Microsoft can update the OS without touching the firmware (the bits added by the manufacturers), meaning they can already distribute OS updates without manufacturer intervention.
Microsoft decided to axe all update channels except the carrier OTA channel. Since automatic OTA updates make carriers an accomplice in the update process, carriers will reserve the right to test the update before distributing it over their networks. So, at least procedurally, carriers are always involved in WP OS updates. Technically however, this isn't strictly necessary, as it is ultimately Microsoft that flips the switch that kicks the update process into motion for any given carrier. So, at least technically, Microsoft could also distribute OS updates without carrier intervention.
My main point here, is that you are suggesting a technical solution to a contractual/legal problem. There are in fact no technical barriers preventing Microsoft from flipping the update switch for every device in the world at any given time. Since this isn't a technical problem, we should probably be looking for a legal solution instead, but that is a very thorny issue in comparison.
A simple provision, contractually binding carriers to test OS updates within a given time frame, would likely achieve wonders. Understandably/Unfortunately, carriers will not agree to such provisions if not forced through other business interests.
EDIT: This applies to U.S. carriers as the situation in Europe is entirely different.
Last edited by a5cent; 02-13-2013 at 06:57 PM. Reason: Spelling
- 02-13-2013, 07:08 PM #7
Thanks for the details behind such updates.
However, how/why can Apple update every iPhone on every carrier worldwide virtually at once whereas WP8 updates take months? For example Portico. It has been available for several months yet, carriers such as Verizon still have not issued the update to its WP8 users?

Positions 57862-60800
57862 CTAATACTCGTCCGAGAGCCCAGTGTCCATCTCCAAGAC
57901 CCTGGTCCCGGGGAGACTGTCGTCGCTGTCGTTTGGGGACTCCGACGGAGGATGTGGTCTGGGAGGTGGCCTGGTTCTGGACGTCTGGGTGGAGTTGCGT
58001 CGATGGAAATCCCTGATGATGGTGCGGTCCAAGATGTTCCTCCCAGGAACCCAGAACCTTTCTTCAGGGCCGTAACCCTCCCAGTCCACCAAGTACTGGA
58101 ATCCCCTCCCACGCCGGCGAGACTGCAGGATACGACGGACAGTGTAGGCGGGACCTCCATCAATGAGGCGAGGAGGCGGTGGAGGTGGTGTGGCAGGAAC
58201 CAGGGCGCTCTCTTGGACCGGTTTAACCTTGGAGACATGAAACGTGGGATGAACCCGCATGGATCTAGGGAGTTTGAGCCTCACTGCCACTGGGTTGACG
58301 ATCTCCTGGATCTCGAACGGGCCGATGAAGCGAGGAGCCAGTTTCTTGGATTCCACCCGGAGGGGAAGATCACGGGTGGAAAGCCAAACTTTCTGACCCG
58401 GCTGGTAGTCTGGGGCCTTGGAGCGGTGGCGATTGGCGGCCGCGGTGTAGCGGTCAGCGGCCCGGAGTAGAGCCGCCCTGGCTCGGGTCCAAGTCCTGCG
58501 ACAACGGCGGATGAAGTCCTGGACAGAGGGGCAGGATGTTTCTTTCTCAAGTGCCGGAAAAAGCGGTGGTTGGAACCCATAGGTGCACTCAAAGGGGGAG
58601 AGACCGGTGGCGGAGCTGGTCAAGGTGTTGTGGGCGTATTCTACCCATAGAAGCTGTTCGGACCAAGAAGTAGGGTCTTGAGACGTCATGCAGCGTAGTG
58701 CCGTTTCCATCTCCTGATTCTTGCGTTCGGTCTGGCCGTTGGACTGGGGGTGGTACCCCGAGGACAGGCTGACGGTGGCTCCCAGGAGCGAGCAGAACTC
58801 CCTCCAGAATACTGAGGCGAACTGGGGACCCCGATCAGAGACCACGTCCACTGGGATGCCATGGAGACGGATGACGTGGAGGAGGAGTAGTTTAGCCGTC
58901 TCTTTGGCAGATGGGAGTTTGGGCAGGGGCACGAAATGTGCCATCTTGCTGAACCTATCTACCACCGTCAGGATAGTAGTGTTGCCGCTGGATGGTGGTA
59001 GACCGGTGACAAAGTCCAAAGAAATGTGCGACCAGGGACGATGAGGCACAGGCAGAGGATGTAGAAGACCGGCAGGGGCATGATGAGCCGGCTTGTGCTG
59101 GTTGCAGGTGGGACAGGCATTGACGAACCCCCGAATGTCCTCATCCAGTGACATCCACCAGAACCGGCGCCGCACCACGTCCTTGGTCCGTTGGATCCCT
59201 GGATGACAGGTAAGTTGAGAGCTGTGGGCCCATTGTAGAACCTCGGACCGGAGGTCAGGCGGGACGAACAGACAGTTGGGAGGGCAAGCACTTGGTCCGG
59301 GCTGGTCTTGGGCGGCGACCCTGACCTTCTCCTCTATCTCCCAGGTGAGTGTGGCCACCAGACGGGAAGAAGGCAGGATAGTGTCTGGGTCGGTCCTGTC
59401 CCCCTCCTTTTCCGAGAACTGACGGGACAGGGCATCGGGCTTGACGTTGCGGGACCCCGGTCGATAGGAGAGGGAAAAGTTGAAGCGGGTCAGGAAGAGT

- 02-13-2013, 07:36 PM #8
The most likely scenario is that all U.S. carriers selling the iPhone committed to testing and signing off on iOS updates within a short time frame, say two weeks.
In many other countries, carriers have policies in place that allow them to outsource this step entirely. As long as manufacturers stick to the rules, they can update their devices whenever and how often they like (excl. OTA)
- 02-13-2013, 10:16 PM #9
thanks for the reply. great post by the way. i appreciate the clarification on os / vs apps.
i can understand that both microsoft and carriers want to control as much of the process as possible. it is frustrating, from a consumer point of view, that the process can be held up / neglected and we really have no choice. one would think that a carrier that was committed to pushing updates a quickly as possible would attract subscribers. i imagine however, that at the point of sale very few people are thinking of these types of issues and unfortunately carriers know this.
this may change? the mobile space is evolving so quickly and three years seems like a long time to hang on to a device, especially one that does not get updates.
- 02-14-2013, 07:22 AM #11
Most people just can't get their heads around how drastically different WP and Android are in these regards, and I suspect that is where this misconception comes from.
People might as well claim that PC updates "would've been easier to do if MS made their own PC hardware alone". Yes, but is that stopping MS from releasing the same OS updates to millions of differently configured PC's almost on a weekly basis? No, not at all. WP, and the devices it runs on, are no different in this regard.